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Curvilinear coordinates
In the cylindrical coordinate system, the standard Cartesian coordinates
and
are replaced by
and
.
Here,
is the perpendicular distance from the
axis, and
the angle subtended between the perpendicular radius vector and the
axis. (See
Figure A.2.) A general vector
is thus written

(A.97) 
where
and
. (See Figure A.2.) The unit vectors
,
, and
are mutually orthogonal.
Hence,
, and so on. The
volume element in this coordinate system is
.
Moreover, the gradient of a general scalar field
takes the form

(A.98) 
Figure A.2:
Cylindrical coordinates.

In the spherical coordinate system, the Cartesian coordinates
,
, and
are replaced by
,
,
and
. Here,
is the radial distance from the origin,
the angle subtended between the radius vector and the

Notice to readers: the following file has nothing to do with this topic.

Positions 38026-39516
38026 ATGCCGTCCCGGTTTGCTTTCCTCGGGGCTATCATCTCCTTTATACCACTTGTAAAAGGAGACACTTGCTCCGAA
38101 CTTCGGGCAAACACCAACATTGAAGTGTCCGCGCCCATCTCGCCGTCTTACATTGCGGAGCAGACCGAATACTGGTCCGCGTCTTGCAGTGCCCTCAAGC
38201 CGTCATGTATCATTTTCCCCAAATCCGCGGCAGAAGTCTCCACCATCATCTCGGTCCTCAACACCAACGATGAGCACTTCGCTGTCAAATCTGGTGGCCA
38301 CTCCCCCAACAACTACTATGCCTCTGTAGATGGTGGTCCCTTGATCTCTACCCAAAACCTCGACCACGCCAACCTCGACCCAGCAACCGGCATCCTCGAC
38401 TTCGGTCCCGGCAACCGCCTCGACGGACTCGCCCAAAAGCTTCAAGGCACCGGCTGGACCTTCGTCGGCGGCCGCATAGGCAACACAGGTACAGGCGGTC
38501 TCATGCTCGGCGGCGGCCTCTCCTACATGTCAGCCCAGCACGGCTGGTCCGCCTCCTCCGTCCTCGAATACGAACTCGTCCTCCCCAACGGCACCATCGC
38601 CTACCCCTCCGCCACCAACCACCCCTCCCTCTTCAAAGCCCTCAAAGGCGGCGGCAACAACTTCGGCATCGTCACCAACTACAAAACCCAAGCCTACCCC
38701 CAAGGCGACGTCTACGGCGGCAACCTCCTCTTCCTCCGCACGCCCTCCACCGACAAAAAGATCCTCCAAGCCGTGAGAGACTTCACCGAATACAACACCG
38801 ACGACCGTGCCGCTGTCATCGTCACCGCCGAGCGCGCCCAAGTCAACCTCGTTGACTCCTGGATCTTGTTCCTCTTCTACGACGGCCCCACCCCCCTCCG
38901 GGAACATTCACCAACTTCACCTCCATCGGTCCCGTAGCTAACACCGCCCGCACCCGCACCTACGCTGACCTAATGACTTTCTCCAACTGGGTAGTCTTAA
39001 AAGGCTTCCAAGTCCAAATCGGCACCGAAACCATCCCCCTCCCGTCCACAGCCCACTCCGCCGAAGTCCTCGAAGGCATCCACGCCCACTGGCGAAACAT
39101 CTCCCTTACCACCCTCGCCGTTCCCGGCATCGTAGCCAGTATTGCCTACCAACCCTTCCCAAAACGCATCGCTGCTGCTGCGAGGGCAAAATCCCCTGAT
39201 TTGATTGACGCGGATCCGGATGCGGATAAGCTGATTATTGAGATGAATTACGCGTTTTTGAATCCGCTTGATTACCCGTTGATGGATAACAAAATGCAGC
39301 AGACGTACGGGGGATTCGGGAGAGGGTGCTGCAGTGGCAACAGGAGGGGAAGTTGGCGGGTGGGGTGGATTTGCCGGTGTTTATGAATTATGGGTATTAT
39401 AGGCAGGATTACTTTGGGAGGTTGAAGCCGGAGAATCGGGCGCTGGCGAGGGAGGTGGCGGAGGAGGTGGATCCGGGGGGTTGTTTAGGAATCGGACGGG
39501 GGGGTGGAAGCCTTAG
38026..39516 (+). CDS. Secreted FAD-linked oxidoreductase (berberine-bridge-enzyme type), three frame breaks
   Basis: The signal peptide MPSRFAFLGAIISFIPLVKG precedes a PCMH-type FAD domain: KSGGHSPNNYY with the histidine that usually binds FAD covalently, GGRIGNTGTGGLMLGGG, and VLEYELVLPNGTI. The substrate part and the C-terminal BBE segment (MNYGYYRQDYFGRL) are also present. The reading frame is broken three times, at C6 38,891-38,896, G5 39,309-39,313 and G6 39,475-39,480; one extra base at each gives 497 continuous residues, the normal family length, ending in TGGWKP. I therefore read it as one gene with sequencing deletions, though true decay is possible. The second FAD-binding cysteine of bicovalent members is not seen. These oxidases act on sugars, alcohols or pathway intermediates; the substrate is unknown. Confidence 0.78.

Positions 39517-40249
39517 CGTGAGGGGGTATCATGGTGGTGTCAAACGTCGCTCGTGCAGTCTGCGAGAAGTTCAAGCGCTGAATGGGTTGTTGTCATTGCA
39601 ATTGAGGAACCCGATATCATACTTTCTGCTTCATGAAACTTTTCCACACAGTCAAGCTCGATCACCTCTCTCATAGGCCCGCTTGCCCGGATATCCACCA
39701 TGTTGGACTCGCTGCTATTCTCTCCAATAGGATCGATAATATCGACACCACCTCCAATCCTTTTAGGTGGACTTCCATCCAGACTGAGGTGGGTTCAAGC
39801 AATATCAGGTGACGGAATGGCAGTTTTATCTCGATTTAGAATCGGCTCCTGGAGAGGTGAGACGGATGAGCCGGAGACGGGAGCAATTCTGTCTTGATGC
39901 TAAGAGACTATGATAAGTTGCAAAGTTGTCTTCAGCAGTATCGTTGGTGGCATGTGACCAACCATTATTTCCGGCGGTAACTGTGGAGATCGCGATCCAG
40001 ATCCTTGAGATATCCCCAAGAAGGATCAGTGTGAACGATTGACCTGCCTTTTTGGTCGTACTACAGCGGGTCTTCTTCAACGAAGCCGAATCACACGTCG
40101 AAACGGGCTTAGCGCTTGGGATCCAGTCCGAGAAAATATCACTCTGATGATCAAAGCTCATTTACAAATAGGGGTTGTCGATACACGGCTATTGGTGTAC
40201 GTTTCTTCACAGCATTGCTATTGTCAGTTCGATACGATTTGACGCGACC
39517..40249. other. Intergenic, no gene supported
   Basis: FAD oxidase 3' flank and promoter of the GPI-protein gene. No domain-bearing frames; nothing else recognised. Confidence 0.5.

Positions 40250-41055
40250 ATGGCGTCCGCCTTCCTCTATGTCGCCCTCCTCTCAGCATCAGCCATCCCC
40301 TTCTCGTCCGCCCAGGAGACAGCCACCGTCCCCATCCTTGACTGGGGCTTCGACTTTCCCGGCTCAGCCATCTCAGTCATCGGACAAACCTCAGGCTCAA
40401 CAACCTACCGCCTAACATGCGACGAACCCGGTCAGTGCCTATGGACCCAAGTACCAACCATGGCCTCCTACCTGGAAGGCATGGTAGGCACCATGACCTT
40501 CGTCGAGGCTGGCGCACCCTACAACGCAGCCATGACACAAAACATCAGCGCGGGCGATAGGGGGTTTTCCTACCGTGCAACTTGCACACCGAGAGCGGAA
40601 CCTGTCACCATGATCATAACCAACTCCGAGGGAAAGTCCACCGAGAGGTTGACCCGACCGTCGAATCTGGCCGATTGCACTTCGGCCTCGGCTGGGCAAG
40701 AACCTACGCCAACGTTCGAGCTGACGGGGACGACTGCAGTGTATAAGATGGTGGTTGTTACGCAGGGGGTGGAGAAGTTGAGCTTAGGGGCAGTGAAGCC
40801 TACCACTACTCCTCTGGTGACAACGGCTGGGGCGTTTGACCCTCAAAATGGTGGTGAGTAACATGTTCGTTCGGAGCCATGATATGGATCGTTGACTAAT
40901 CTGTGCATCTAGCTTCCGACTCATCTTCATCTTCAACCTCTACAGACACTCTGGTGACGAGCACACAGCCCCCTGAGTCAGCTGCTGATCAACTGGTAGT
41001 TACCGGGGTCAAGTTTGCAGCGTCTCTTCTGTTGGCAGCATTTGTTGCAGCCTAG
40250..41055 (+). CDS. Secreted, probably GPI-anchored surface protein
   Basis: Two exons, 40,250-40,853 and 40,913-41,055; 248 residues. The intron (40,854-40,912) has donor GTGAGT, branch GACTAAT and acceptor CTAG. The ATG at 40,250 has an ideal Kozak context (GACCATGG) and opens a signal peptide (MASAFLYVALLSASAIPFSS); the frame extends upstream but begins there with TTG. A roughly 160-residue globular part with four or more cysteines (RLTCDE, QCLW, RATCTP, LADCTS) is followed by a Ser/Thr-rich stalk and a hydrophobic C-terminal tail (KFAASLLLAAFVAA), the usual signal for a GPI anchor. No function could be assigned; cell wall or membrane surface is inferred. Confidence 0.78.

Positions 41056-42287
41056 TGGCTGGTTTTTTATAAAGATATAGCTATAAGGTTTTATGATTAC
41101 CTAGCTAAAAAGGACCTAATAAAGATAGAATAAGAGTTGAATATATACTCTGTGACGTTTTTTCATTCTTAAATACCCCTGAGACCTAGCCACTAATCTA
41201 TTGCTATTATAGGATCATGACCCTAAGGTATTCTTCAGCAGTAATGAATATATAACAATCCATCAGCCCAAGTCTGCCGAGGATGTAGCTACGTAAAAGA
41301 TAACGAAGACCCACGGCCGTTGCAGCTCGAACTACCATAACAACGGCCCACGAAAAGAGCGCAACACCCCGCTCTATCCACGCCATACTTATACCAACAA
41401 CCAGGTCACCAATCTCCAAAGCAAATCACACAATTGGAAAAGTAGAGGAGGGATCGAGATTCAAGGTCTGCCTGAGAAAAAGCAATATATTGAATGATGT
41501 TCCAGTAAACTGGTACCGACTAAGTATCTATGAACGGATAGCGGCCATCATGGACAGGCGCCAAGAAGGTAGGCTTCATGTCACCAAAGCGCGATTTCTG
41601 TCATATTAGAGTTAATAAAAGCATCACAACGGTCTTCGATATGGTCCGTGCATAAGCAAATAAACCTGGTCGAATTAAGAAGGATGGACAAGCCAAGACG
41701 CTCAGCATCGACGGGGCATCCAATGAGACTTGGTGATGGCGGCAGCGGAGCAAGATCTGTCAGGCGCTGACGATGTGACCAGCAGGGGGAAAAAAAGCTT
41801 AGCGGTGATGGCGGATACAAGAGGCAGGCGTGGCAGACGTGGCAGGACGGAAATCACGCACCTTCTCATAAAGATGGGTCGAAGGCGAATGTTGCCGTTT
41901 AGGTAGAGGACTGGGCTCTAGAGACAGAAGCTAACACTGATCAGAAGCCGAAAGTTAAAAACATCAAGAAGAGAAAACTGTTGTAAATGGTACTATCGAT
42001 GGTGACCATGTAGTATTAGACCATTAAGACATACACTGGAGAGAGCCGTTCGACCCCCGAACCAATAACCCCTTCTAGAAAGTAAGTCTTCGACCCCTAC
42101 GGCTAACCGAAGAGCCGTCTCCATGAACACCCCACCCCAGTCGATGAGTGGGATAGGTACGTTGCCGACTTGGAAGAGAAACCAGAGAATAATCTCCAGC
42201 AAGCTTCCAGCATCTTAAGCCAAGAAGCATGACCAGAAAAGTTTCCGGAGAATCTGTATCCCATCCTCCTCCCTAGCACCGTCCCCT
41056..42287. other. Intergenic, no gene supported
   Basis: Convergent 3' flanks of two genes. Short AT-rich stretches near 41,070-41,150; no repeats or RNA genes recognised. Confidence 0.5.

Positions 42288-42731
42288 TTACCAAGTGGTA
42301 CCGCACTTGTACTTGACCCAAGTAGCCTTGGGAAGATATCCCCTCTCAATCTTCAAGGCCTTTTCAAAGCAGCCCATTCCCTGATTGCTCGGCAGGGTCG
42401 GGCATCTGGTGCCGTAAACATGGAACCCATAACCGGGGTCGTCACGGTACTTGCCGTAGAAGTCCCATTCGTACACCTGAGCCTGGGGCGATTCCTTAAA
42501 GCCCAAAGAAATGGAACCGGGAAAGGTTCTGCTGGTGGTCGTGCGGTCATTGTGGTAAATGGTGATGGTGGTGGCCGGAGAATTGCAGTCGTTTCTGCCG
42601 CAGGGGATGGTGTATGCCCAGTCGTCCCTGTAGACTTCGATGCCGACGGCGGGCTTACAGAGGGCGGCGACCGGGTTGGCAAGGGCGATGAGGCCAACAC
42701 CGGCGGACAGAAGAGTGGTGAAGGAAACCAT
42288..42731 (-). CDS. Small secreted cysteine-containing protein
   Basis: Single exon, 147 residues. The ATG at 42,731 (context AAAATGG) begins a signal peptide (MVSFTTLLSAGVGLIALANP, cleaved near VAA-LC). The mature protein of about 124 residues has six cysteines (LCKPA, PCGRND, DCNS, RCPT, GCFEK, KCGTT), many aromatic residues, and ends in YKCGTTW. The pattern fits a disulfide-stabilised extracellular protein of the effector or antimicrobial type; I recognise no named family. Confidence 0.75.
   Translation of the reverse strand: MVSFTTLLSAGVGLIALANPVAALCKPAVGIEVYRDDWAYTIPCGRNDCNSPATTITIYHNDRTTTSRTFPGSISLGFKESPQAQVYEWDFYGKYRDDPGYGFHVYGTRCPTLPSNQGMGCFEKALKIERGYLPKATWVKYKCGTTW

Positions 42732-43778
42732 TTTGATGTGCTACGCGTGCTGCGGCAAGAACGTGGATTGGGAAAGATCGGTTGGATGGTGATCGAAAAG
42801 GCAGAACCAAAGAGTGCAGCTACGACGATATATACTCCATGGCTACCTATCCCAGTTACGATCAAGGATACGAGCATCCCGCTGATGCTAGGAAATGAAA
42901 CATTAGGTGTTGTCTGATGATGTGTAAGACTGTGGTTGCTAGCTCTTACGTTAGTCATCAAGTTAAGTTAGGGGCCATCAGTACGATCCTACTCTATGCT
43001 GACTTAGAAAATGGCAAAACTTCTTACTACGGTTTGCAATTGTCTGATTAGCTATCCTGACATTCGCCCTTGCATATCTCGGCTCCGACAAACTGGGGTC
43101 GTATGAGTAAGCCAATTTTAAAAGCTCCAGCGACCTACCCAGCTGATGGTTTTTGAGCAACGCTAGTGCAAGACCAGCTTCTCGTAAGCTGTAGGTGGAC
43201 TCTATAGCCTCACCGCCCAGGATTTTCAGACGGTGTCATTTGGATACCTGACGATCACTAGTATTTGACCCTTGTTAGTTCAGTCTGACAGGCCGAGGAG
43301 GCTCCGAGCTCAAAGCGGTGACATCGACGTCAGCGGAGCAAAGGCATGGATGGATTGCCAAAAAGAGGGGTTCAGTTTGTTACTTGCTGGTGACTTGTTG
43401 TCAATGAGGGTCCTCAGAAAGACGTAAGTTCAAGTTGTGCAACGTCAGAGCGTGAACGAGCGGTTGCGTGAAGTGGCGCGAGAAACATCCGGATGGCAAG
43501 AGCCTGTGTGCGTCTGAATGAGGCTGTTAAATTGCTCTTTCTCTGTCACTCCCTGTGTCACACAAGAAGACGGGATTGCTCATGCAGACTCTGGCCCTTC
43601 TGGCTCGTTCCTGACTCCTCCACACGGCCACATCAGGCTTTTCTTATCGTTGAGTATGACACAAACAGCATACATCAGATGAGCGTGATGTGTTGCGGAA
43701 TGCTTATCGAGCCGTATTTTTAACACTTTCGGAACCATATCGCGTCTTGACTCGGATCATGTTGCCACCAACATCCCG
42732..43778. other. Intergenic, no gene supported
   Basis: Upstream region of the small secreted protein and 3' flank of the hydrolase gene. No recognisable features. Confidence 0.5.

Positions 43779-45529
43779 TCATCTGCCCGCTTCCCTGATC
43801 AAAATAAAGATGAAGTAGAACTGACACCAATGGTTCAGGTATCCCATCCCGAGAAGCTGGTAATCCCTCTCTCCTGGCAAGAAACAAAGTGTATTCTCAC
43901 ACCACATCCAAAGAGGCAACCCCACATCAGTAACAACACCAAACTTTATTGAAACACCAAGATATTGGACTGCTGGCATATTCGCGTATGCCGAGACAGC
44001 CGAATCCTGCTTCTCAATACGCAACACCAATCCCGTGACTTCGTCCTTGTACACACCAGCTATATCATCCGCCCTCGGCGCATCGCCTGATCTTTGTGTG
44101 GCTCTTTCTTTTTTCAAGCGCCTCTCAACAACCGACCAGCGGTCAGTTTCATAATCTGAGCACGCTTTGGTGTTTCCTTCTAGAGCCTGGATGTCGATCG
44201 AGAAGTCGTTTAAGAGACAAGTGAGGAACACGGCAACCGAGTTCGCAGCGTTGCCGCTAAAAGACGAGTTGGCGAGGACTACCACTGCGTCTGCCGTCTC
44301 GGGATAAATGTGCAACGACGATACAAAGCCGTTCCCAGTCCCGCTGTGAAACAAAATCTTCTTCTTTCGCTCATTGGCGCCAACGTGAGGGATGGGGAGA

axis,
and
the angle subtended between the projection of the radius vector
onto the

plane and the
axis. (See Figure A.3.)
Note that
and
in the spherical system are not the same as their counterparts in the cylindrical system.
A general vector
is written

(A.99) 
where
,
, and
. The unit
vectors
,
, and
are mutually
orthogonal. Hence,
, and so on.
The
volume element in this coordinate system is
.
Moreover, the gradient of a general scalar field
takes the form

(A.100) 
Figure A.3:
Spherical coordinates.

Next: Conic sections
Up: Useful mathematics
Previous: Precession
Richard Fitzpatrick
20160331